APIA, Samoa - Rosa* and Simi* have five children together. Until recently, Simi was able to support the family through his carpentry work while Rosa stayed home to raise their children. Like many others, Simi lost his job when a state of emergency was declared to slow the spread of Coronavirus (COVID-19).
Over time, the financial stress of making ends meet began to wear on both husband and wife. As tensions in the house rose, Rosa blamed her husband for letting the family down while he accused her of being unsupportive. He began to intimidate her, as well as humiliating her with verbal abuse. Rosa, realizing that the arguments were likely to escalate, called the Spotlight-supported Fa'ataua Le Ola (FLO) lifeline. “I don’t know what else to do,” she said.
“Our family has found peace and order again after sharing my problems with Faataua Le Ola (FLO)” - Rosa*, FLO client
After establishing that Rosa wasn’t in immediate danger, FLO’s team of counsellors engaged her in a series of conversations over several days about how she wanted to address the situation. They provided information on referral services and police action, offered financial counselling, and developed a contingency plan in case Simi did become violent. Rosa ultimately decided to speak to her husband about the situation and he agreed to work on the marriage by improving their communication.
A week later, FLO followed up with Rosa, who said the relationship was significantly better. She and her husband had decided to move to their family plantation to earn an income while the state of emergency was in place, and they were committed to communicating in a respectful and empathetic way.
“Our family has found peace and order again after sharing my problems with Faataua Le Ola,” said Rosa.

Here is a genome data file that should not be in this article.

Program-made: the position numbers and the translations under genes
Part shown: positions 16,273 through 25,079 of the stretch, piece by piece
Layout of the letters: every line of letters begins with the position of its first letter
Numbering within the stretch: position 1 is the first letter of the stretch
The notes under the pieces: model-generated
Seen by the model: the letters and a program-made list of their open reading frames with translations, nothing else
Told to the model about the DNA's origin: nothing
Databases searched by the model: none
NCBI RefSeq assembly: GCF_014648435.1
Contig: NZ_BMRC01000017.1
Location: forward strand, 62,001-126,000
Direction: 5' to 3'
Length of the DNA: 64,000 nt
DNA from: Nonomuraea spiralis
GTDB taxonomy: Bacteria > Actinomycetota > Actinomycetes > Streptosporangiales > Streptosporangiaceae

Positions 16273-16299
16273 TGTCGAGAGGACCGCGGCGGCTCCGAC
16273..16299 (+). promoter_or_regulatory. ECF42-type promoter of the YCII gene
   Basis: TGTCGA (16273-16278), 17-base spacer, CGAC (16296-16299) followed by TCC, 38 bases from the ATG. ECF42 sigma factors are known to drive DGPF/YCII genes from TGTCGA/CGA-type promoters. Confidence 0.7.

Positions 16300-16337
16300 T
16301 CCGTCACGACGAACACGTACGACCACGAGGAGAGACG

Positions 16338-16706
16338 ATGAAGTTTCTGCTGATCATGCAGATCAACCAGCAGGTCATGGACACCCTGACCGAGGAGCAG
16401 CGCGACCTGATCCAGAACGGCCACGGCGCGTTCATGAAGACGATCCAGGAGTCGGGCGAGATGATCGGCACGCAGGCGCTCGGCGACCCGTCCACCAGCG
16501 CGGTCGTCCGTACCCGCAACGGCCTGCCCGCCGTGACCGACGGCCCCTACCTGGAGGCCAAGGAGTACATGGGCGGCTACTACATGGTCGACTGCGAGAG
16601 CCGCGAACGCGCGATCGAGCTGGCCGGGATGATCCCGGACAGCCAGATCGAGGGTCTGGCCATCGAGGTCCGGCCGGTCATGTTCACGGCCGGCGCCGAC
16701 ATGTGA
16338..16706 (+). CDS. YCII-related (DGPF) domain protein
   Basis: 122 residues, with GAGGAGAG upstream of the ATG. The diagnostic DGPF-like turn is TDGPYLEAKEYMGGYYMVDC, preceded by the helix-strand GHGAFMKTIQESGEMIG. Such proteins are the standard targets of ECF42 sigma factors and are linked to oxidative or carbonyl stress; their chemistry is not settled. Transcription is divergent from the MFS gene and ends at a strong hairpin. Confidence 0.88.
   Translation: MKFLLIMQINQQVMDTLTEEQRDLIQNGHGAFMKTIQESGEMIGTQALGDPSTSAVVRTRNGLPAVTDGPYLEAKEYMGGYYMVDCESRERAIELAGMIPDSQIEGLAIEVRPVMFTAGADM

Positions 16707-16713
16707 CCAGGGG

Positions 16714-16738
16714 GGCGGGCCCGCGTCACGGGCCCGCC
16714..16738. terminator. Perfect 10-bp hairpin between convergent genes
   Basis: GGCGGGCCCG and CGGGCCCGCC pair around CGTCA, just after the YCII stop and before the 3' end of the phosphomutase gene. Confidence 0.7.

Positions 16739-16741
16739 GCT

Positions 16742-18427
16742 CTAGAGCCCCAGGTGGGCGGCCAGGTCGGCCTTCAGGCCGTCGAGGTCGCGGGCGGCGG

While some FLO clients wish to remain anonymous, most willingly divulge their contact details so that FLO staff can continue checking in with them. This ongoing support is a crucial step in ensuring that vulnerable women and girls don’t fall through the cracks. FLO remains available to Rosa, Simi and their children 24/7 should any of them wish to talk.
“People living in Samoa are being challenged by many and varied forms of violence and abuse within the family unit” - FLO Executive Director Papalii Carol Ah Chong
Remote support is critical
Six out of ten Samoan women experience some form of intimate partner violence in their lifetime, while nine in ten children experience some form of verbal, physical or sexual violence, according to data from the National Public Inquiry into Family Violence 2018. This makes the work of survivor-centred organizations like FLO critically important.
Since January, FLO has counselled 135 people across the country, 70 per cent of them women. Primarily established as a suicide prevention helpline, FLO often receives calls from women experiencing violence.
“People living in Samoa are being challenged by many and varied forms of violence and abuse within the family unit, village communities, church communities and in schools,” explains FLO Executive Director Papalii Carol Ah Chong. “FLO has documented that the majority of suicide cases derive from relationship issues and violence within families… In Samoan society, family connections are of utmost importance and the severing of this connection or link is a significant risk factor for suicide.”
To ensure that help reaches those who need it most, Spotlight Initiative has invested US$20,000 in supporting FLO to meet the increased demand for counselling. This includes establishing safe digital platforms for vulnerable populations to seek help, a national gender-based violence awareness campaign, and support for FLO staff to do field work, including counselling sessions and suicide prevention outreach.
*Names have been changed to protect privacy. Photo: James Mepham/UNICEF Samoa.